Tuesday, 6 April 2010

Digital preservation and the gfc

As content increasingly moves online we face a problem - what happens when the content owner ceases to exist (or ceases to maintain content)?

In the old days it was simple - content was mostly marks on paper collected together in things called journals and books and we stored the content on shelves in buildings called libraries, and they could stay there for a very long time without much maintenance at all.

Of course, content has now gone digital and the content resides on the servers of the content providers. And these servers need patching, upgrading, and the content needs to be periodially migrated to new hardware - all of which costs money, and unlike dead tree material with high production and distribution costs, instead has ongoing substantial service continuity costs.

Obviously there is a risk that if the content providers go out of business the content disappears as no one is going to maintain the servers and pay the power bill. Initiatives such as CLOCKSS provide an escrow service for the content - the assumption being that universities will pay to provide an escrow service.

Now they probably will, out of self interest if nothing else. But of course not all journals are covered, nor is all the scholarly output of a university stored on corporate servers - some of it is on flickr, youTube and the rest - creating preservation headaches, and some of it resides on random servers under people's desks.

So, let us assume for the moment that a university has managed to capture its scholarly output and has managed to put it all on a server or servers. It then has to pay to maintain these servers, and maintain the content.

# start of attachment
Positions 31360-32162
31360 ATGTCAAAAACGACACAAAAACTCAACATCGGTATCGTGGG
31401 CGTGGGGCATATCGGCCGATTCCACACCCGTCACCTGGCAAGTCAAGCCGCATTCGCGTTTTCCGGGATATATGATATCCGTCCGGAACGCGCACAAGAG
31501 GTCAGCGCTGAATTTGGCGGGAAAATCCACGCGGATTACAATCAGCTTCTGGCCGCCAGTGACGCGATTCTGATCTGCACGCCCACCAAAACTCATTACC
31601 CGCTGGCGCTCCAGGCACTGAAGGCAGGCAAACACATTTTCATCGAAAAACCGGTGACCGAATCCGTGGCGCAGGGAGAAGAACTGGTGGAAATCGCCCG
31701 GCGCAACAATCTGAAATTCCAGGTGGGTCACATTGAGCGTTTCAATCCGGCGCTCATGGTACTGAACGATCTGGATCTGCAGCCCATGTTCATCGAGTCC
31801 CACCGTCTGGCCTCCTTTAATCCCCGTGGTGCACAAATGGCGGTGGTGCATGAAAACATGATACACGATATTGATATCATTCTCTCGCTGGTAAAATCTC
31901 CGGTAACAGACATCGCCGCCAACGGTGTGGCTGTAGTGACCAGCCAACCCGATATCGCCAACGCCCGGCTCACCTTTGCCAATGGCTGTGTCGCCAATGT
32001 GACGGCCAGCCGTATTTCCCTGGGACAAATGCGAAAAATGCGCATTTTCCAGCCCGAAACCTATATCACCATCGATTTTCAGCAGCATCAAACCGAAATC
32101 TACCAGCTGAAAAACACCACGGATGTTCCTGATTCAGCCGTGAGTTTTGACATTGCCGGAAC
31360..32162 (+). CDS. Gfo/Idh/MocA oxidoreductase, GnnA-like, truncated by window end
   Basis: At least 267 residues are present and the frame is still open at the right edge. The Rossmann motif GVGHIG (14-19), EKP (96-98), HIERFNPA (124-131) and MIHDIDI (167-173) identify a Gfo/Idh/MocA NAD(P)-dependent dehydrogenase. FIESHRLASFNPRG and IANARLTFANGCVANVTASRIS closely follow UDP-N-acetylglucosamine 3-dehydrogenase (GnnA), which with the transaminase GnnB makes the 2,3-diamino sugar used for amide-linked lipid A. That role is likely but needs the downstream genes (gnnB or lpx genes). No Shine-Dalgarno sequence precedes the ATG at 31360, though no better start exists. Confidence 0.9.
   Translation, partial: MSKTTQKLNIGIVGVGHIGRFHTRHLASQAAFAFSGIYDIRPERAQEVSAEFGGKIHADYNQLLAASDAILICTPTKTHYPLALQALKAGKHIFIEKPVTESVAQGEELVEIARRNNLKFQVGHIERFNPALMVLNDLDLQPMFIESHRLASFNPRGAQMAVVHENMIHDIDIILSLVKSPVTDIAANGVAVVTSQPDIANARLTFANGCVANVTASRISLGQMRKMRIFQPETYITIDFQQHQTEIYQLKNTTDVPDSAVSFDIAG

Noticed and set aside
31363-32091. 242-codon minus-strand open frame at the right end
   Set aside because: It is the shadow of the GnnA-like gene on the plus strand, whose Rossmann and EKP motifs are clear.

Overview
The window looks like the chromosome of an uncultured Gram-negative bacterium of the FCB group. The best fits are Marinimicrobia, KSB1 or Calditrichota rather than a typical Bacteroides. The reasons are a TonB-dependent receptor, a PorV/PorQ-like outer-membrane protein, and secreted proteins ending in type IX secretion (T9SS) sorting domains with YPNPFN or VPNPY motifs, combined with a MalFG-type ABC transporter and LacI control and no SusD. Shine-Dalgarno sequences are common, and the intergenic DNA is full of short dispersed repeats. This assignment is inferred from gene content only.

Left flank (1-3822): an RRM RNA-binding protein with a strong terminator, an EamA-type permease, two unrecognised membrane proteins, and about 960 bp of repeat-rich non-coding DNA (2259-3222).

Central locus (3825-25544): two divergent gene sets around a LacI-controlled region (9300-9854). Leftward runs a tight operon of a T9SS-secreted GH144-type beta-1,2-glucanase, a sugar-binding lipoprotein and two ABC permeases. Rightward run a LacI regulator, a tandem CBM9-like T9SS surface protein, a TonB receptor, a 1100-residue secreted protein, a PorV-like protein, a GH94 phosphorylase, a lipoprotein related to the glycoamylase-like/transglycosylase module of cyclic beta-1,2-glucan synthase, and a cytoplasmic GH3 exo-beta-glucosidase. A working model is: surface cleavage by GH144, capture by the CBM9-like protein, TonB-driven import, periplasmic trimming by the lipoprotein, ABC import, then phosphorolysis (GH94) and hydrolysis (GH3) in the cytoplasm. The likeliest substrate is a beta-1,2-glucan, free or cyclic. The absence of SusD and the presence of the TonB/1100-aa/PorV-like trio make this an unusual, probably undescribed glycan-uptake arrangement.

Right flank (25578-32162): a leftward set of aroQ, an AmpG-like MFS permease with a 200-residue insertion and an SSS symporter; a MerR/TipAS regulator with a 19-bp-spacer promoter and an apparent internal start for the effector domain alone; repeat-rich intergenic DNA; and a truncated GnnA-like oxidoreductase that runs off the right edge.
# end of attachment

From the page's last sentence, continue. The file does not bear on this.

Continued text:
And one thing that the global financial crisis has certainly demonstrated is that universities are not immune from outside funding pressures. So what happens in a few year's time when the content is no longer required for reporting on the success or otherwise of research funding, or when Dr X has left to go elsewhere, and Dr Y has retired, and even worse when a department has closed and the staff dispersed to the four winds? There will be a natural tendency to ask why should we keep all this old stuff spinning, and then start to cull material.

Some of it may be valuable, some of it may not be. However, no one can go through Dr Y's notes ten years on to check on a possible anomaly in his data once it's deleted, and it will be too late to start pointing fingers - once it's gone it's gone.

So, before we start saying we will start keeping content we need an explicit statement of what content will be kept and how long, and more importantly we also need to say what happens when data is expired. Do we delete it, do we burn it to dvd and post it to the owner, do we offer it to other institutions - after all one might imagine that if Dr Y worked on slavonic philology say, somewhere else that still maintained an interest in that field might want to host the body of his work.

It is, as they say a problem ...

1 comment:

Anonymous said...

It is a problem that really needed a solution some years ago when funding for the UK's Arts and Humanities Data Service was cut, thus completely undermining its purpose (which was to provide a permanent archive for the digital contents generated by Arts and Humanities Research Council projects). As far as I know, beyond contributing to the Internet Archive and hoping, we haven't got anywhere.

I also get the old-school version of this, as our department hosts several scholarly archives of erstwhile numismatists, which get used by approximately one person a decade. They don't take much conservation, but they take space, and one secretary has been working on indexing one set for as long as I've been employed here, so more than five years. It's exactly the same dilemma; there's only one copy and we don't know why we're keeping it and whether it's worthwhile. We only know that when it's gone, it's gone...